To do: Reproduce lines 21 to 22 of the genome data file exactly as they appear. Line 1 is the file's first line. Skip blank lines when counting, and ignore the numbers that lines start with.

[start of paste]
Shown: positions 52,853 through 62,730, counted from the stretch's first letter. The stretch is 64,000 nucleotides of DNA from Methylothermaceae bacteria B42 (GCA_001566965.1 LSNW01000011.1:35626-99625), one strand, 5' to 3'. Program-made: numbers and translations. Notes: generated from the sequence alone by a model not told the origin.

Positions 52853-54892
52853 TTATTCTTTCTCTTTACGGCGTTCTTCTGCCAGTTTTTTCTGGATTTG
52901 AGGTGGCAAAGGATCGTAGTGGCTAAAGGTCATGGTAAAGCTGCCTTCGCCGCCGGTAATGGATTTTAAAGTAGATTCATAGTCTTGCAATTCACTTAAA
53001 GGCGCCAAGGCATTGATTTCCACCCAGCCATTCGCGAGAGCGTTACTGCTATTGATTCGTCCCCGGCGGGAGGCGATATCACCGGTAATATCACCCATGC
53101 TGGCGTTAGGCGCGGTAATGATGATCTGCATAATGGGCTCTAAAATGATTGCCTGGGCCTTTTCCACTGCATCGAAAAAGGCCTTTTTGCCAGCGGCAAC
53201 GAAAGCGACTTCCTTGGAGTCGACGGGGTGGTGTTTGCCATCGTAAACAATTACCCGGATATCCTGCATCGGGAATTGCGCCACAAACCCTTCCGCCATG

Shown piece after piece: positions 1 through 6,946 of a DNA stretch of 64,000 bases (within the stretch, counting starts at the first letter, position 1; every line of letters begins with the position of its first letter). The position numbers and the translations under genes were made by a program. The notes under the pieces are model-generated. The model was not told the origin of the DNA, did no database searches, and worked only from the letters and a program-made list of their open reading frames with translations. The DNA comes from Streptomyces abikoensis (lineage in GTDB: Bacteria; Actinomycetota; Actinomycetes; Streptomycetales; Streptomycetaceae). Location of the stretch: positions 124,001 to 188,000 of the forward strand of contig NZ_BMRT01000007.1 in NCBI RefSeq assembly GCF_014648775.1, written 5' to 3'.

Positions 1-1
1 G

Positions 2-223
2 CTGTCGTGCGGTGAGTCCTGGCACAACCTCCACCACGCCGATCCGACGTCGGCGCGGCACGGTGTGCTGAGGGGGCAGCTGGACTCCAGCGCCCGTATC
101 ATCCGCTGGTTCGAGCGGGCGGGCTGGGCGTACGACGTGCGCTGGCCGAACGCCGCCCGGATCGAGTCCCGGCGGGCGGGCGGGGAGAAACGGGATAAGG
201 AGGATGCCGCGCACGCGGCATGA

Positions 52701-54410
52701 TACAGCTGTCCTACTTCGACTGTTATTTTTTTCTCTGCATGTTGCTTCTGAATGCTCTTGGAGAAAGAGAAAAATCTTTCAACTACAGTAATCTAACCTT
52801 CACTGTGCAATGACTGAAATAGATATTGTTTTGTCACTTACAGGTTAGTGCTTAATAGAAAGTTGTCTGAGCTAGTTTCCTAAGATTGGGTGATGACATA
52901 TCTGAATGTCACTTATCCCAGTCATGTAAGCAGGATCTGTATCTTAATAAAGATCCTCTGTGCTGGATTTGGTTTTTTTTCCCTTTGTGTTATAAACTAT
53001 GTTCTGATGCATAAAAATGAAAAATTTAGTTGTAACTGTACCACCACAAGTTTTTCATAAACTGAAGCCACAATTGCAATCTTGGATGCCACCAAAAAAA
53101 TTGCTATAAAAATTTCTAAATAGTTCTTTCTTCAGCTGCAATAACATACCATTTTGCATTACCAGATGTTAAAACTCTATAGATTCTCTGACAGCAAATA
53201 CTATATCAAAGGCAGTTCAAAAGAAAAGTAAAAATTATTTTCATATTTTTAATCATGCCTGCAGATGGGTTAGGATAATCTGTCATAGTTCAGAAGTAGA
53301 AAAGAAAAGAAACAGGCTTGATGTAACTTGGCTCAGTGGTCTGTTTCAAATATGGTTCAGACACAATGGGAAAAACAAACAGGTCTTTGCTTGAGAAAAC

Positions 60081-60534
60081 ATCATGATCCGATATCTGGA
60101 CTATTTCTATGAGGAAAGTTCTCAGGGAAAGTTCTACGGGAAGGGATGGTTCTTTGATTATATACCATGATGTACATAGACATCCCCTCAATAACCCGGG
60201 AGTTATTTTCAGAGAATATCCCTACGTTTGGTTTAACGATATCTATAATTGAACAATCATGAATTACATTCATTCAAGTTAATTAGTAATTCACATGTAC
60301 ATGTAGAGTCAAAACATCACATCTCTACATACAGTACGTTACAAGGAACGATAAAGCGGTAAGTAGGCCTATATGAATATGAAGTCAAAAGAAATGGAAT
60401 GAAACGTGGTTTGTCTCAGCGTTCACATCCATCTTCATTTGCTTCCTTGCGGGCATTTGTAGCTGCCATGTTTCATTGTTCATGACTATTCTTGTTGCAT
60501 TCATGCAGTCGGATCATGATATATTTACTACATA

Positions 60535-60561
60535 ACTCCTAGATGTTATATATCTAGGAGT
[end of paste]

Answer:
53201 CTATATCAAAGGCAGTTCAAAAGAAAAGTAAAAATTATTTTCATATTTTTAATCATGCCTGCAGATGGGTTAGGATAATCTGTCATAGTTCAGAAGTAGA
53301 AAAGAAAAGAAACAGGCTTGATGTAACTTGGCTCAGTGGTCTGTTTCAAATATGGTTCAGACACAATGGGAAAAACAAACAGGTCTTTGCTTGAGAAAAC